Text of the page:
Date of this Version
With the world of work becoming increasingly complex and uncertain, career services at colleges and universities is having a hard time keeping up. The delivery of career services has typically evolved in reaction to shifts in societal and economic norms; however, this paper suggests that the theories and research of positive psychology – the study of what makes life worth living – can offer career services a proactive approach to improve upon the current delivery model and its impact on student well-being. While it is clear that occupational well-being is central to the satisfaction of college students with 86% citing job placement as a determining factor for their college selection, we are seeing a dramatic uptick in anxiety, stress, loneliness and hopelessness on college campuses. The career center of the future must consider well-being to address this tension, as well as to more effectively prepare students to navigate the changing employment landscape with confidence and clarity. This capstone project proposes a career services-sponsored group coaching intervention to both scale the traditional model of career services and provide structured opportunities for students to increase belonging and connection while exploring their career development with one another.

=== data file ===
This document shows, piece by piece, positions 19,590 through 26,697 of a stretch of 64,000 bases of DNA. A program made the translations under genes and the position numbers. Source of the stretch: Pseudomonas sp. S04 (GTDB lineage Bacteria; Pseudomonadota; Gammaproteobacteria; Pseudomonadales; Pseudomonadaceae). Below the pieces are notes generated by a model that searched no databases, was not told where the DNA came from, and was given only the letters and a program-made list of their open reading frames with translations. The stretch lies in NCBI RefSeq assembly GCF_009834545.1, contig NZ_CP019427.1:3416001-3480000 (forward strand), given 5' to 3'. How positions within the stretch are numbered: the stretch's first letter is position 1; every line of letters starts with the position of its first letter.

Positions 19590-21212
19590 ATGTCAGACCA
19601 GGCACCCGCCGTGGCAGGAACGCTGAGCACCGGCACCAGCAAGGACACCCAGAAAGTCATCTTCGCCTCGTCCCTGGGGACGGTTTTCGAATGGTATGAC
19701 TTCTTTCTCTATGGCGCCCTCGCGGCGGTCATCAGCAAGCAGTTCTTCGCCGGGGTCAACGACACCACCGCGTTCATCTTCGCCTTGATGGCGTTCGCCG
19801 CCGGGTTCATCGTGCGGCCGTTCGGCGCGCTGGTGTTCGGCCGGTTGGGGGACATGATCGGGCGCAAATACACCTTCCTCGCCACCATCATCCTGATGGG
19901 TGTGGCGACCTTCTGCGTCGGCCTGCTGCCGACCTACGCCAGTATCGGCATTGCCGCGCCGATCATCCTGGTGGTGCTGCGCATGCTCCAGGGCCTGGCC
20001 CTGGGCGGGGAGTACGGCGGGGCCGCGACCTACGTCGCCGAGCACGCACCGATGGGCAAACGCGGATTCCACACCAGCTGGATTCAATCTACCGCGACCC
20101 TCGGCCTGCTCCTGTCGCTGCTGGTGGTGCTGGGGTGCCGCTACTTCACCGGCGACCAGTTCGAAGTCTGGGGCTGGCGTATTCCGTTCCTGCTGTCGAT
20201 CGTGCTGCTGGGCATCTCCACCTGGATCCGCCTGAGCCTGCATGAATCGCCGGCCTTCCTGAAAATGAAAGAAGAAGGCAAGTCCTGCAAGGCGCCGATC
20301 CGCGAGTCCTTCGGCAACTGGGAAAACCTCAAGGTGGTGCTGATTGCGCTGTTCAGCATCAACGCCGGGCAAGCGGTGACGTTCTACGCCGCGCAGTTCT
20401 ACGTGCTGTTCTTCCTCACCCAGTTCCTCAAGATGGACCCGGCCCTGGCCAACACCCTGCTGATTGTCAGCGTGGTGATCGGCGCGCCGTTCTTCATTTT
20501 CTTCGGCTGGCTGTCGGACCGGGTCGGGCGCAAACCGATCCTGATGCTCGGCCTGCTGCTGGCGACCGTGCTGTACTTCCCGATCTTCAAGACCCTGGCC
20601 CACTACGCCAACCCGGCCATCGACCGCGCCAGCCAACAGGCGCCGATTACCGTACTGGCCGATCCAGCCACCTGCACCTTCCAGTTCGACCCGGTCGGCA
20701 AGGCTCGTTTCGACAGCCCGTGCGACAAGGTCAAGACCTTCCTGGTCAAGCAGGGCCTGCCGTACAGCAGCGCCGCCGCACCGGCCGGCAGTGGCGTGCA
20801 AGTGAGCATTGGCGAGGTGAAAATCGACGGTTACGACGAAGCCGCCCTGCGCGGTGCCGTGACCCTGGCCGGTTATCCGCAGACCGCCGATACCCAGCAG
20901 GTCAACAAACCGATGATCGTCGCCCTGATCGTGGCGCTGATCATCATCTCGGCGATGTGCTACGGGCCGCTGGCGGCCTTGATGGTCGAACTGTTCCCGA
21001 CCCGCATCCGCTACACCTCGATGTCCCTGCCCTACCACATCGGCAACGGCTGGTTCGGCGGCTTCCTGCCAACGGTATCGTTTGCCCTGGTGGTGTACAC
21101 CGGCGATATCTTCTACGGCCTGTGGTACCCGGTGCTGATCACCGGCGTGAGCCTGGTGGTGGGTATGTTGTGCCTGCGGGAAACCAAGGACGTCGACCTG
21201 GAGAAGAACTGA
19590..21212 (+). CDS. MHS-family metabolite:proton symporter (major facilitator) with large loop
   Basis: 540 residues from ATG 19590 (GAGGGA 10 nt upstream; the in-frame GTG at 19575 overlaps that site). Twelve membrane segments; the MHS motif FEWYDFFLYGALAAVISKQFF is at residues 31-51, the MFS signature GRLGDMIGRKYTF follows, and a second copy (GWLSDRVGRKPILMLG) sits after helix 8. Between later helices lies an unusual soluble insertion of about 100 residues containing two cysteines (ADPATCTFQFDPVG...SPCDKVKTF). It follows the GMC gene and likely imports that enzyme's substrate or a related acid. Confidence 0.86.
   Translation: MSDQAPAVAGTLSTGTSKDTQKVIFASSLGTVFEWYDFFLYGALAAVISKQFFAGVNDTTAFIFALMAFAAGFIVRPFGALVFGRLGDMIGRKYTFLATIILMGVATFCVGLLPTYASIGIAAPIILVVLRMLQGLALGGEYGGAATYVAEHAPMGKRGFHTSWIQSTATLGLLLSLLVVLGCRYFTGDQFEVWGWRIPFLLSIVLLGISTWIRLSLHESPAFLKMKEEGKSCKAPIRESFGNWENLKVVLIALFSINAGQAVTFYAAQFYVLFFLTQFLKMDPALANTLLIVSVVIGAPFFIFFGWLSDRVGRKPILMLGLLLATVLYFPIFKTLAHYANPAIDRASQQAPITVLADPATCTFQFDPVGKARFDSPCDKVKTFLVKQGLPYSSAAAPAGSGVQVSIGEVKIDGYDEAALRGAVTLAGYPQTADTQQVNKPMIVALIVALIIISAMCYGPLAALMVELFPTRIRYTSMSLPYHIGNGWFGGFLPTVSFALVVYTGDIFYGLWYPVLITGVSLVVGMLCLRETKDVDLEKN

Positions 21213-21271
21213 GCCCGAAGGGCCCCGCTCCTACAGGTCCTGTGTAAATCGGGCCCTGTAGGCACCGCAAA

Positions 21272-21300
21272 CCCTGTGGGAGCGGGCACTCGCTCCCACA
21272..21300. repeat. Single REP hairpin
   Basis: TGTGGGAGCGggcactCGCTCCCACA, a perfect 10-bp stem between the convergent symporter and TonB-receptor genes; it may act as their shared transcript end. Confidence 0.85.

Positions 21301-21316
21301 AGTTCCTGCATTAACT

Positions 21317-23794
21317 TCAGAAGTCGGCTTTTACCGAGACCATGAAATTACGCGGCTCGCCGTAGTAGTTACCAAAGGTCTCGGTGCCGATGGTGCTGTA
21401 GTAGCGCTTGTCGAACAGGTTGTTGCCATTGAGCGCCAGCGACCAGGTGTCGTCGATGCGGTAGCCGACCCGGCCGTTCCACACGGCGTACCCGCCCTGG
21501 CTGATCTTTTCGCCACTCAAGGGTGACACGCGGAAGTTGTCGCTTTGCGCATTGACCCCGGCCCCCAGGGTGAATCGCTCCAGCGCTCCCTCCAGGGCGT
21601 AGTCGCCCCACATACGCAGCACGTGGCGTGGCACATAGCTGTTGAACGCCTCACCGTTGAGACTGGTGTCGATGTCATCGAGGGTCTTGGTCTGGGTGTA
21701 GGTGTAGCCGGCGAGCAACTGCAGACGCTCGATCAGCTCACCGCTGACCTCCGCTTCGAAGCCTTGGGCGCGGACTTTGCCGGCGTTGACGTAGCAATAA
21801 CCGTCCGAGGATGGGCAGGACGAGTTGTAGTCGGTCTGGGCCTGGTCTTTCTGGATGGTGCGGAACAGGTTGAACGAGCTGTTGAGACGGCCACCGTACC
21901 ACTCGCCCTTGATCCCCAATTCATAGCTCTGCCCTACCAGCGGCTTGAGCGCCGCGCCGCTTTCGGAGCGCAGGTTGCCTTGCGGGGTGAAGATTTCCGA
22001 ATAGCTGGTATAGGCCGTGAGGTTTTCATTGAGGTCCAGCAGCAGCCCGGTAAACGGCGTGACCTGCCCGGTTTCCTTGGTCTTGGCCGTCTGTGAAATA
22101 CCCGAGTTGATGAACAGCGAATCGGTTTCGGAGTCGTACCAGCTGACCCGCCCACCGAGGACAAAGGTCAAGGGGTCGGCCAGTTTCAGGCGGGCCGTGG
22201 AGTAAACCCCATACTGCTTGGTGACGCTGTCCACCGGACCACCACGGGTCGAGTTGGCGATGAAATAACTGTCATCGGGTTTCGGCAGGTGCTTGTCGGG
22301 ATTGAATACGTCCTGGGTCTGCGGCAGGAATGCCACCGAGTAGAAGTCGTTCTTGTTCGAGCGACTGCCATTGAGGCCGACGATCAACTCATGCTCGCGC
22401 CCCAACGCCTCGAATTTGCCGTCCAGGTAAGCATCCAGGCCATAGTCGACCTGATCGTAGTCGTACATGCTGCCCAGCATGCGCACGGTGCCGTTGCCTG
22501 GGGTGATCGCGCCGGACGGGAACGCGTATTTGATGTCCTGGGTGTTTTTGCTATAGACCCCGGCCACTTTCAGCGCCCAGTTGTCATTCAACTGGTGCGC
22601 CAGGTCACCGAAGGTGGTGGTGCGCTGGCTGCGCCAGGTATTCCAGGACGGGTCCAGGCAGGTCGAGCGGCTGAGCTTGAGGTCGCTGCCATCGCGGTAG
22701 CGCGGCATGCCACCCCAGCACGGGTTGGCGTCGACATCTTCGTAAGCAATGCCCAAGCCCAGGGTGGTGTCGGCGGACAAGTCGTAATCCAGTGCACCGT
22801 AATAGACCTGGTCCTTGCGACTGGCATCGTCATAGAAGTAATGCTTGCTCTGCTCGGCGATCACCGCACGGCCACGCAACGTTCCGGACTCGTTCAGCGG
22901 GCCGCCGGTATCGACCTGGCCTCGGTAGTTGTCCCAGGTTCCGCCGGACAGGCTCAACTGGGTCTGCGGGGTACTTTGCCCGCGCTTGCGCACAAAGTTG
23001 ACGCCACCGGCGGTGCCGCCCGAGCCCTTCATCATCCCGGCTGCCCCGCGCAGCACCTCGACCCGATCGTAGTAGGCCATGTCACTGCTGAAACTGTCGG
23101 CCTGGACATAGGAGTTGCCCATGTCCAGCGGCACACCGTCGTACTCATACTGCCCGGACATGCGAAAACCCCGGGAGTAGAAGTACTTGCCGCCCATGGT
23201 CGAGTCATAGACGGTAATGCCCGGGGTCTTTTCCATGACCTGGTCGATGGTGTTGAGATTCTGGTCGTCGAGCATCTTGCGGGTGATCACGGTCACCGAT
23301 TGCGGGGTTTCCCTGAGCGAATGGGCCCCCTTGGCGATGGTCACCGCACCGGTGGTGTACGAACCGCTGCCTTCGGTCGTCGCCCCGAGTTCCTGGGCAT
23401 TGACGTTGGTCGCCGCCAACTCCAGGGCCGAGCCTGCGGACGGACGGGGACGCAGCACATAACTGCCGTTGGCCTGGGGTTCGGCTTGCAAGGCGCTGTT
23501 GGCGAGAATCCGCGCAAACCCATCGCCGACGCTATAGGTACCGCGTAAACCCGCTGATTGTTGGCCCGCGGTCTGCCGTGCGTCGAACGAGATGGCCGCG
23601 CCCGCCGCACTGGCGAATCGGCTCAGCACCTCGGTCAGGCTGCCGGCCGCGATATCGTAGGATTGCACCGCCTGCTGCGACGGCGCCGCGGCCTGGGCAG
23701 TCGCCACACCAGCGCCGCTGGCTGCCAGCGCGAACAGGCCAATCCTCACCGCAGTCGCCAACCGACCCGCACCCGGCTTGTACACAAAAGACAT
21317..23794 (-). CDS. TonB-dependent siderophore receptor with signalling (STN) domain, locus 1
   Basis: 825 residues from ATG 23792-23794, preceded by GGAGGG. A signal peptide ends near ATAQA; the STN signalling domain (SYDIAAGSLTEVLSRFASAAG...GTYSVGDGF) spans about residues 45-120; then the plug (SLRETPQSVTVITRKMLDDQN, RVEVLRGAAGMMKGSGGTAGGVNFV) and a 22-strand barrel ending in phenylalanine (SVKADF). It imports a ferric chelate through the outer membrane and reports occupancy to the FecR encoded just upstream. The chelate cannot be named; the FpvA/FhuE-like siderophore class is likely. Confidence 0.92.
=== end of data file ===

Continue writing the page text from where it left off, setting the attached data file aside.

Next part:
career services, career development, counseling, advising, coaching, peer-model, positive psychology, motivation, achievement, meaning, purpose, belonging, connection, college and university students, higher education
Well-Being/Flourishing, Higher Education, Counseling/Coaching, Achievement, Meaning, Belonging, Connection, Motivation, Purpose
Literature, Positive Intervention
Date Posted: 29 August 2019